Children of migrant workers in Tel Aviv
Children of migrant workers pictured in Tel Aviv on August 1, 2010 Photo by AP
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The government decision on Sunday to grant permanent-resident status to the children of migrant workers who chose to settle in Israel stirred debate and disagreement because of the planned expulsion of around 400 children and their families who did not meet the criteria. The decision's significance transcends the suffering in store for these children, who must not be expelled. Prime Minister Benjamin Netanyahu has declared that "we have adopted a new immigration policy," which he says balances the "humanitarian problem" and "Zionist considerations." But the current decision repeats the familiar behavior of determining policy bit by bit in response to crises and the pressure of the moment.

Like other developed countries, Israel attracts immigrants who want to improve their quality of life; some decide to settle here, build families and adopt a new cultural and national identity for themselves and their families. Israel has not prepared for such a reality. The immigration and citizenship laws were designed to encourage the immigration of Jews and their families, and, under restrictions that have become even more severe in recent years, to limit immigration by Arabs through marriage. This approach does not reflect the reality in which thousands of foreigners from the developing world live in Israel and thousands more are knocking on its doors.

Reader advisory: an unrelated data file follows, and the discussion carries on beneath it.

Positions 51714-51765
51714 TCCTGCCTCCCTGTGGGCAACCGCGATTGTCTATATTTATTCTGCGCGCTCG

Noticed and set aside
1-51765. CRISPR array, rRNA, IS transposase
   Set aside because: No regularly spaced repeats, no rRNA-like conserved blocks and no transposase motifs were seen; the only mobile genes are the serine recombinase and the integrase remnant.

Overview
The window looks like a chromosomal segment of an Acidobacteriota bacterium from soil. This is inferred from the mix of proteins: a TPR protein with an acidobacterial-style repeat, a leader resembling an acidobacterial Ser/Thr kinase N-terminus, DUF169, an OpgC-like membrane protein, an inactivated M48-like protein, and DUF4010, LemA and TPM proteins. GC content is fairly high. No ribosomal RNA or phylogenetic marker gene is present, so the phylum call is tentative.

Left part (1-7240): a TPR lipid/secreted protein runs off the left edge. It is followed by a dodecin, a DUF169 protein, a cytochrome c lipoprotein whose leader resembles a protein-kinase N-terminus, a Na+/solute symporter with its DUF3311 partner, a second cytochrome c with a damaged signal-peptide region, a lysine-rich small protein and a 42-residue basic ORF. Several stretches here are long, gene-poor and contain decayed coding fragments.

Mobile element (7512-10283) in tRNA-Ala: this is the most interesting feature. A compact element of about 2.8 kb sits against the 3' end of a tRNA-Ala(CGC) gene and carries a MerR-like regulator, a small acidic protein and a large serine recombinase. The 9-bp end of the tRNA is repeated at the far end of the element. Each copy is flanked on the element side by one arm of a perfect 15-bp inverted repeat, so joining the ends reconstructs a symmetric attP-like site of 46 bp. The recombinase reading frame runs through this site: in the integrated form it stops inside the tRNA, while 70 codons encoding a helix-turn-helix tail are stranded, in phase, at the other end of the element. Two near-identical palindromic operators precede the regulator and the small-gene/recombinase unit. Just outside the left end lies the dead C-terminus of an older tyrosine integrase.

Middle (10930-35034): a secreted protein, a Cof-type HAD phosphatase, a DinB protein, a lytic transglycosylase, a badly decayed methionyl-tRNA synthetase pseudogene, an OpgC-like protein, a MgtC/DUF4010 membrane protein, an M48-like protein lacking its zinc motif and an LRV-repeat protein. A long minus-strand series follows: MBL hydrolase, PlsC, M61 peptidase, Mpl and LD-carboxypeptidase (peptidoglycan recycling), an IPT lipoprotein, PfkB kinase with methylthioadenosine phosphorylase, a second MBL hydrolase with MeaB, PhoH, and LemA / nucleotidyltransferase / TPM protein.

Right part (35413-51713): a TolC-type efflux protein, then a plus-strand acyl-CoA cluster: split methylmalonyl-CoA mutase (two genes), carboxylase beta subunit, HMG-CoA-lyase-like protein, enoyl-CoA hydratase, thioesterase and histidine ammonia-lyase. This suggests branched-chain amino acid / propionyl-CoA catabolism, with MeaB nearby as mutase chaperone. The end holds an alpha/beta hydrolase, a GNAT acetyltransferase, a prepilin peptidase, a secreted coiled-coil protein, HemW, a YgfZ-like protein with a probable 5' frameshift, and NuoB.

Sunday's decision follows in the footsteps of the United States and West European countries that have instituted a policy of amnesty for illegal immigrants who have stayed in their territory for long periods. The decision is precedent-setting, but it is not enough.

First, expanding it to apply to adults who have lived in Israel for many years and for whom Israel has become the center of their lives should be considered. Second, the government must develop an immigration policy that is suitable for the 21st century. It must ask what is necessary for the economy. Maybe it's worthwhile to bring quality human capital to Israel that will boost export industries. Maybe it's correct to set up a process for naturalization as in developed countries. The policy must also take into account the high unemployment among the Palestinians and a future in which they will be able to return to work in the Israeli economy.

There is no dilemma between being humane and Zionism, as Netanyahu would have us believe. The absorption of new Israelis who have opted to live here will bolster both goals. It will contribute to the immigrants' personal development, strengthen the Zionist enterprise and reflect Israel's maturity and its joining the group of developed countries.